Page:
Crisis Coverage of Boston Marathon Carnage

This is a followup to my previous post about crisis coverage and changing news preferences which I wrote a week before this year’s Boston Marathon. A terrorist planted two bombs near the finish line of Boston Marathon this year. To date, the bombs killed three people. Seventeen more are in critical condition. Hundreds more were injured.

Initial Reaction: Turn on the TV!

As a teenager, one of my dreams was to run the Boston Marathon. So the bombings saddened me greatly. After learning of them, I rushed home and turned on the television. My DVR captures both the local and national news each night. Within the first half hour of the watching the national television crisis coverage, I saw the same sickening scenes of carnage replayed at least twenty times. The local crisis coverage was a replay of the national, but twice as long.  As I watched the recordings, I found myself fast-forwarding through the repetitive horror shows. They felt like a nightmare from which I could not escape.

Second Reaction: Revulsion

In the four days following the event, there have been countless reruns of the original blasts, endless shots of the carnage, hundreds of interviews with first responders and spectators, and absolutely nothing new in terms of actual news.

Inevitably, the coverage makes me recall those terrible first few days after 9/11. The countless reruns of the event, the endless shots of the carnage, hundreds of interviews with first responders … and absolutely nothing new in terms of actual news. It all seems so familiar.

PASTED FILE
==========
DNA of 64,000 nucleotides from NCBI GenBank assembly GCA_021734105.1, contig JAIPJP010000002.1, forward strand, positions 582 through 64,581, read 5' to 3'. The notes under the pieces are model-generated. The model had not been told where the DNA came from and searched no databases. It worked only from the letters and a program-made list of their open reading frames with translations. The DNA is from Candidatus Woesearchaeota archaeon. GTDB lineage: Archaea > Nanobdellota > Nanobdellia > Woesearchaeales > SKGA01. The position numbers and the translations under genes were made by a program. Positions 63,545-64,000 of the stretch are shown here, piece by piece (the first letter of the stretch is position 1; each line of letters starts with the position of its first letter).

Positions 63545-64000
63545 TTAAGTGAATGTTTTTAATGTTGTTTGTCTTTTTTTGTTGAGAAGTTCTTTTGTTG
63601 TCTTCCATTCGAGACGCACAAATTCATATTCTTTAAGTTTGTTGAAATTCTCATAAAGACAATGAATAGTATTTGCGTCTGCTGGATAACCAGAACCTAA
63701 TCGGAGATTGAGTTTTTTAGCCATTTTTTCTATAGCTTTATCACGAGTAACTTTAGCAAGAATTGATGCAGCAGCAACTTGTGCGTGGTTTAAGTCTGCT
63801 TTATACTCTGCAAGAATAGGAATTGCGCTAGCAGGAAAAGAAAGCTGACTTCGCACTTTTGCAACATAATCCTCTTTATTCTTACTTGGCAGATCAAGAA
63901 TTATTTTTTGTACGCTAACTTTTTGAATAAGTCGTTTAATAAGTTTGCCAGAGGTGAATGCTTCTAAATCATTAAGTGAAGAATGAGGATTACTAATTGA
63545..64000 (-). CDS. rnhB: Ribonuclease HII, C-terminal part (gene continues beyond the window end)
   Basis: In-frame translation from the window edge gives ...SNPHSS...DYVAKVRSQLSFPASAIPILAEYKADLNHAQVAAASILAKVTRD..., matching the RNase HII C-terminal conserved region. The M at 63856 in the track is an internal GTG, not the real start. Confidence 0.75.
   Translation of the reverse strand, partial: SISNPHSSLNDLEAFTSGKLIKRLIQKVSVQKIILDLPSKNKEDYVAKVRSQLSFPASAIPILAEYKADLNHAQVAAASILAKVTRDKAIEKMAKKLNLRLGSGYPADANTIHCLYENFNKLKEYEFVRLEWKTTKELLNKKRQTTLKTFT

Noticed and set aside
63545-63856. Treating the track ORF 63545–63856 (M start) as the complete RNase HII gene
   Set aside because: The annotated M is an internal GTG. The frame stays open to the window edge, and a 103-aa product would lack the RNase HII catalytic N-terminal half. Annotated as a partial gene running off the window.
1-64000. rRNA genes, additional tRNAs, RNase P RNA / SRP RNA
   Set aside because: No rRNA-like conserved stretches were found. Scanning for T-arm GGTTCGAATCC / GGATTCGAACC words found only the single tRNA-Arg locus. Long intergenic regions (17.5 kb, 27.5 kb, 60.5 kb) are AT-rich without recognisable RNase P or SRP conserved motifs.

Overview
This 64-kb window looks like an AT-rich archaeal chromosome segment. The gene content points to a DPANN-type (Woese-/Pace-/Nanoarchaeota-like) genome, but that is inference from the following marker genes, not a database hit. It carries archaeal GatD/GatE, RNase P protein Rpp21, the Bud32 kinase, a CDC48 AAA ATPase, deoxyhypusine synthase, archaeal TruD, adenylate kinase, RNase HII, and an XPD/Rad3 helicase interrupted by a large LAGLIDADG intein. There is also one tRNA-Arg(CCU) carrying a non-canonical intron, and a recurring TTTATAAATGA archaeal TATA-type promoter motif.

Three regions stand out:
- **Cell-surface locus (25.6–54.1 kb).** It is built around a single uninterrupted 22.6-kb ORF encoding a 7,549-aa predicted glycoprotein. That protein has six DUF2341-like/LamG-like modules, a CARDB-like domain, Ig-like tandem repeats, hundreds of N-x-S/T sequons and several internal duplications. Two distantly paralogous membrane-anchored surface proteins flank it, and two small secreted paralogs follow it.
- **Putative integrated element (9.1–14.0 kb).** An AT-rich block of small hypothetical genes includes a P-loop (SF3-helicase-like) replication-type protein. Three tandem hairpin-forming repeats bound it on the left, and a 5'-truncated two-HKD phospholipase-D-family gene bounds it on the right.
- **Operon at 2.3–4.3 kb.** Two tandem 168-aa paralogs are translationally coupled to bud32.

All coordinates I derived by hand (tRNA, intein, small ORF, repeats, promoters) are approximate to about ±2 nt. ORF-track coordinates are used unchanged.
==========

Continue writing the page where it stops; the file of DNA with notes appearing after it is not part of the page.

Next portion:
Third Reaction: Switch to Digital Coverage

This time, however, I’ve rationed my news consumption. I find myself watching far less crisis coverage on television. I rely instead on the AP Mobile News app on my iPhone. It pings me when there’s a new development in the case; I read the lead of the story; and then I return to my regularly scheduled life. No disrespect is intended for the victims of the bombing, the people of Boston or runners everywhere. I’m sure they all wish they could do the same.

Looking back at my previous post about televised crisis coverage, it feels strangely prophetic at this moment. The smaller screen that I now rely on has changed my emotional reaction to events. I am certainly no less shocked by what happened last Monday. However, I do NOT feel as though I’m being swept into the vortex of the horror show. And I do NOT feel as though a terrorist’s actions have seized control of my life. The medium that I now rely on has definitely changed my emotional reaction to the event.

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